How to do BOSU ball planks:
Flip a BOSU ball on its rubber side and hold onto the edges of the flat surface with both hands, about shoulder-distance apart. Hold the plank for 30 to 45 seconds, increasing the time as you get stronger.
Try: RUNNING ON AN INCLINE
Running at an incline rather than on a flat surface has been shown to increase total calorie burn by as much as 50 percent, says Jill Penfold, a Los Angeles-based personal trainer. Whether you’re outside on a hill or at the gym on an inclined treadmill, start out walking for five to 10 minutes, suggests Penfold. “Your heart rate should elevate pretty quickly as you pick up your pace,” she says.
Try this treadmill workout:
Walk or jog on an incline for five to 10 minutes. Maintain a jog for another five to 10 minutes, then pick your pace up again and start running. “This doesn’t have to be an all-out sprint,” says Penfold, but you should be working hard enough that you can’t carry a conversation. Spend five minutes running, then drop your pace back down to a jog. Continue alternating with five to 10 minutes of jogging and five to 10 minutes of running for 30 to 45 minutes.
Try: THE ROWING MACHINE
Just because you may not have access to open water, it doesn’t mean you can’t weave this fat-blasting cardio workout into your gym routine. Not only does using a rowing machine get your heart rate way up, which helps you blast calories and burn fat, but it also works muscles in your legs, core, arms, shoulders, and back, says Penfold.
Try this 4-minute rowing circuit:
Begin with 20 seconds of rowing followed by 10 seconds of rest. Look at how many meters you traveled in that time. (Don’t get off the rowing machine or even let go of the handle when you rest, says Penfold.) Repeat this eight times, trying to beat your distance each time. When you’re finished with this four-minute circuit, row a fast 500 meters and note how long it takes you. “That’s the number you’ll want to match or beat during your next rowing session,” says Penfold.
While the old thinking was that steady-state cardio exercises were best for burning fat, we now know that short and intense bursts of fast-paced cardio is much more effective. Hope Pedraza, an ACSM personal trainer and the creator of inBalance, a San Antonio-based fitness and wellness studio, suggests doing intervals that alternate between exercises that work different muscle groups.
Try this HIIT workout:
After a 10-minute warm-up, spend 30 seconds doing as many reps as possible of squats, push-ups, kettlebell swings, or single-arm rows. Then, rest for 30 seconds and do a different exercise for another 30 seconds. Continue for 10 rounds. Choose any of your favorite exercises—just make sure you alternate between exercises that work different muscle groups, which will help certain muscles recover while you work others.
Try: STRENGTH TRAINING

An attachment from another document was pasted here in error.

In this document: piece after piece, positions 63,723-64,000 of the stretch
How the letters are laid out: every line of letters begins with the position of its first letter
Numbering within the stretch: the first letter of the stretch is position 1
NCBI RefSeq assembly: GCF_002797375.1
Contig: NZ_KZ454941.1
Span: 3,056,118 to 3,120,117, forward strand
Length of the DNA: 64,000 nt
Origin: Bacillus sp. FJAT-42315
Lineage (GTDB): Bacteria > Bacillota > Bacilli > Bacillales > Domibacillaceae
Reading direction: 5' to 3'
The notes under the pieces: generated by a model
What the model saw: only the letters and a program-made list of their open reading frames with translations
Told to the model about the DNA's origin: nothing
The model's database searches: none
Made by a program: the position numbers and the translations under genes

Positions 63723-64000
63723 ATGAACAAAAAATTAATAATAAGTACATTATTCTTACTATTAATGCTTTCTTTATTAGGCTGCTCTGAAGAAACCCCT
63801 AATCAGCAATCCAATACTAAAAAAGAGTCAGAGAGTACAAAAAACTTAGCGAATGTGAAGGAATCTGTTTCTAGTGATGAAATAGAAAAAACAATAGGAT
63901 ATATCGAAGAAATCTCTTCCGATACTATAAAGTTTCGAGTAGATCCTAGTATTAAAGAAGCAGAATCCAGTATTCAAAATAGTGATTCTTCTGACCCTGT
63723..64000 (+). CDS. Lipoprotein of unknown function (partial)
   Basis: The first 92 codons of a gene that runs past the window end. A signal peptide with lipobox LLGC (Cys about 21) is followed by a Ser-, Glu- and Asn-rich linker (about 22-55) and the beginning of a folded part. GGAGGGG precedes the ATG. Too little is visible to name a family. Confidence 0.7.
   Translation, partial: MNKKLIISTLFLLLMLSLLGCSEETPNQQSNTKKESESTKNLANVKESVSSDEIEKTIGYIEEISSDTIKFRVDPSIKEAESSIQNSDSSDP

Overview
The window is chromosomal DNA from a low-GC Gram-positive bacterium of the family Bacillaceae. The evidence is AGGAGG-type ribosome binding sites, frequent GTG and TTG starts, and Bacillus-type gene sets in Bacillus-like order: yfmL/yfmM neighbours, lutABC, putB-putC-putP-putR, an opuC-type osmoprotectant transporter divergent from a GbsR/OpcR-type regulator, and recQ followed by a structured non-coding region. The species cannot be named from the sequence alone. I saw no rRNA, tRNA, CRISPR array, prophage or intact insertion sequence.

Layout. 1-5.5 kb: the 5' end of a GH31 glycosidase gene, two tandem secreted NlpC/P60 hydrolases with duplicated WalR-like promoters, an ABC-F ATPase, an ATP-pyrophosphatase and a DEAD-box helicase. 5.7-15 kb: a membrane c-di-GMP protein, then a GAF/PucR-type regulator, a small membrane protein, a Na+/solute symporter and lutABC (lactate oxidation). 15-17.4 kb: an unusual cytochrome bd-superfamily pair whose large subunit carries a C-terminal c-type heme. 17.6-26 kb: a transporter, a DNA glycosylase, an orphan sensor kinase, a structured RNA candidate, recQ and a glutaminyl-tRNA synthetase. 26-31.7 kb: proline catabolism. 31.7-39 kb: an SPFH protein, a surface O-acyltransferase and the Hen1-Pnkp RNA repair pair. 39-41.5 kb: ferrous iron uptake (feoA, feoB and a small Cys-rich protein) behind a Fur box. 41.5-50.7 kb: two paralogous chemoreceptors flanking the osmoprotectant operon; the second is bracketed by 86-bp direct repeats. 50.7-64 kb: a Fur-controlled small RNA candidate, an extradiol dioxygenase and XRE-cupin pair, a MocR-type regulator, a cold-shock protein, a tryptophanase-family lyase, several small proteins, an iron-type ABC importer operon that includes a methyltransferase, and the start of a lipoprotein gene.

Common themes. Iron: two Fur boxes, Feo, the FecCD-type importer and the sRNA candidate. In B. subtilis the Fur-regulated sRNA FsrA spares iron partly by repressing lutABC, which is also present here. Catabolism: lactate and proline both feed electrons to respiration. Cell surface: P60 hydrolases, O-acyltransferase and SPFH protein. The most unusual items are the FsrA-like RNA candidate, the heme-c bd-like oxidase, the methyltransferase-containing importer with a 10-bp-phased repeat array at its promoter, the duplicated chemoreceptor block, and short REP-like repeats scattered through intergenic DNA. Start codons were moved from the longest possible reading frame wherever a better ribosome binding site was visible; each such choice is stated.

If you’ve been lifting moderately heavy weights but are still looking to tone up more, it’s time to pick up the intensity by using heavier weights and cutting down on rest time between reps, says Tyler Spraul, C.S.C.S., a certified strength and conditioning specialist and the head trainer at Exercise.com. “Lifting heavy is where you see more of an after-burn effect. Your body continues to burn calories even after you leave the gym,” Spraul says. Just be sure that your technique doesn’t suffer as you increase your weight, which can lead to injury.
How to do strength training:
There are a wide range of moves to try with strength training. If you’re new to strength training, this 15-minute total-body workout is a great place to start.
“It seems so simple, but 45 to 60 minutes of brisk walking every day can do wonders for your metabolism,” says Gonzalez. “Plus, it ensures that you don’t over-train, which can lead to an over-production of cortisol—a stress hormone that’s been shown to contribute to belly fat.”
If your walking workout helps you unwind after a stressful day or work through emotions that might otherwise stress you out, there’s a chance it’ll help you lower cortisol levels, which in turn can keep belly fat in check, says Gonzalez.
How to do walking as a workout:
You probably know how to walk already but, like many exercises, it can take time to build your stamina. Matheny recommends starting small—say, going for a mile-long walk—seeing how you feel, and adding more mileage from there. You can also pick up your pace or walk on an incline on the treadmill to increase the workout.
Getting your Om on isn’t as intense an exercise as a hilly run or lifting weights, but it can help build muscle and improve your endurance, which are all crucial for boosting your metabolism.
How to do yoga:
There are a lot of yoga practices you can try and even moves you can cycle through. Some of the more challenging yoga poses include plank, chair, Chaturanga, and wheel. You can download an app, like the Peloton app, for online classes or try a studio near you